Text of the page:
Before rushing out to explore the world of torrenting, many often overlook the pioneer in file sharing, that's been around a lot longer, and is much safer - especially when downloading movies, tv shows and audio. Today we're going to show you how to download usenet files in New Zealand, fast and securely, without revealing your public IP address to anyone -something torrenting is notorious for.
Protect your internet privacy with a VPN. Your public IP address can be traced back to the account holder of your Internet connection. Get started with PureVPN now.
What is Usenet?
Before we get into the article, we'll give you a brief rundown on what Usenet is and how it works. Usenet operates on a client/server model and is organized into newsgroups, which are similar to discussion boards. Each newsgroup is dedicated to a particular topic, and users can post messages to these newsgroups, which are then distributed to other Usenet servers worldwide. This distribution is often called "propagation."
How does Usenet work?
Here's a simplified explanation of how Usenet works:
Newsgroups: Usenet is divided into many categories, each one called a "newsgroup." There are thousands of these newsgroups, covering a wide variety of topics.
Posting: A user with a Usenet client (software) writes a message and posts it to a newsgroup. This could be a new discussion topic or a reply to an existing one
Propagation: Once the message is posted, the user's Usenet server sends that message to other Usenet servers it's connected to. Those servers, in turn, send the message to the servers they're connected to. This process continues until the message has been distributed to all Usenet servers around the world. This is the "Usenet network."
Reading: Users subscribed to that newsgroup can then read the message. They can do this by connecting to a Usenet server with their client software, which downloads the headers (metadata about each message) for the newsgroup. The user can then choose to download and read any messages that interest them.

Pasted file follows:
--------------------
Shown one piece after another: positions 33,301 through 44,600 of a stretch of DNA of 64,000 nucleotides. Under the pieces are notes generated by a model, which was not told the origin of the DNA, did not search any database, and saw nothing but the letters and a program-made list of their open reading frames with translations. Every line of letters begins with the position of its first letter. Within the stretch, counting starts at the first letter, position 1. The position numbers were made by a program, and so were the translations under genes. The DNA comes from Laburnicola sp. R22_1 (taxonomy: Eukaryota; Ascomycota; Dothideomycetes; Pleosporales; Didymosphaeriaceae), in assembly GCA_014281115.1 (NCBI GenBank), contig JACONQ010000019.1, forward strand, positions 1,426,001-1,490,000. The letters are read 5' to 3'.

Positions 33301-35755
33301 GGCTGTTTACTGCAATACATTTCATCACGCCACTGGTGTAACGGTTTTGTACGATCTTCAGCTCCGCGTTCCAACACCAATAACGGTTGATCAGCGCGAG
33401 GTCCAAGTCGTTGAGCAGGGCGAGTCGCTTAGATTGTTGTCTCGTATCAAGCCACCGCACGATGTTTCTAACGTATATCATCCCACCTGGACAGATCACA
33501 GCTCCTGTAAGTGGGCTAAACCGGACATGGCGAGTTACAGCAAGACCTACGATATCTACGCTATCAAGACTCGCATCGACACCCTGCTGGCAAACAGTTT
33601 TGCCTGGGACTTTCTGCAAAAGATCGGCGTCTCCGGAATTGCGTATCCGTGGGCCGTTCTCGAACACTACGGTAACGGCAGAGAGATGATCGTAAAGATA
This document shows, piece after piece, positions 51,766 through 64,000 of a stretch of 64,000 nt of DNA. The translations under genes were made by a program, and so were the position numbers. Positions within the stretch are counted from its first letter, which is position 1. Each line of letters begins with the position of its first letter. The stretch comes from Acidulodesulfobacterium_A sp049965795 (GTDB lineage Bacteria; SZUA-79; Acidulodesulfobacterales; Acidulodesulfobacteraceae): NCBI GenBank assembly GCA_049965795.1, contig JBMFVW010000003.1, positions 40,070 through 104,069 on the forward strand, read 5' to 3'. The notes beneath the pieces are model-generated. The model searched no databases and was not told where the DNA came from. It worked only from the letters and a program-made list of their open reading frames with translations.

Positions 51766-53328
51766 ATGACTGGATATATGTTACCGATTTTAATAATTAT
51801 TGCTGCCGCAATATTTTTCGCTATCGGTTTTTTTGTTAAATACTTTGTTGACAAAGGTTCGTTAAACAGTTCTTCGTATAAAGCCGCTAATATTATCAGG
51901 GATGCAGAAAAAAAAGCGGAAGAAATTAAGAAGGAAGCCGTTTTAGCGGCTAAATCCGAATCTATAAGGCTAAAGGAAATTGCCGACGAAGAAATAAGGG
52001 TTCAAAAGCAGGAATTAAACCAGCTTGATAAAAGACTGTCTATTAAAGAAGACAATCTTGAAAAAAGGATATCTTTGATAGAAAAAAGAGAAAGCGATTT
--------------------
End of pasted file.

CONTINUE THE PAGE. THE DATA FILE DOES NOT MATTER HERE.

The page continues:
Retention: Each Usenet server only keeps messages for a certain amount of time, known as its "retention period." After this period, messages are deleted to make room for new ones. Retention periods vary from server to server, ranging from a few days to several years.
It's important to note that Usenet is decentralized—there's no central server that controls everything. Instead, each server operates independently, choosing which newsgroups to carry and how long to retain messages. Users can choose from many different Usenet service providers, each offering different newsgroups, retention periods, and other features.
While it was originally used for text-based discussions, today Usenet is also often used for binary data, allowing users to download files such as images, music, and movies. However, it's worth noting that this use of Usenet can raise legal and ethical issues, as it's often used to distribute copyrighted material without permission.
Now that we know what Usenet is and how it works, as we proceed to show you how to setup the system, keywords will make much more sense.
How to Download Usenet Files
You will need a few things to download Usenet files. These are 3 things.
1. The Indexer
You will need a service to find files through Newsgroups. We call this the Indexer. Usenet files don't show up in a traditional search engine such as Google or Bing. Nor do they show up in community groups that are public accessible. All your content will be in a .NZB file format, which is not to be confused as being related to New Zealand.
The indexer acts as a search engine for files people have posted or shared in newsgroups. A bit like accessing the dark web without a search engine, it really is the unknown until you use the Indexer, as you won't be able to find anything to download.
Indexers are often hidden behind paywalls -i.e. you need to pay to join. Others require a recommendation to actually get in. Others are down and out scams so be sure to checkout the best indexers post on various websites.
Once you're in you'll likely have a number of API calls, number of downloads and access to special features such as Spotweb - a protocol that sits on top of Usenet offering a better way to download movies - often at a more expensive price tag.
Indexers nearly always offer top movies and tv shows to quickly download. You can also search for nearly anything you can think of. Depending on the Indexer they may be better served at providing NZ or AU content etc. You'll likely be able to view information about the file before download and then download the NZB with one click, or add to cart and download all the files at once.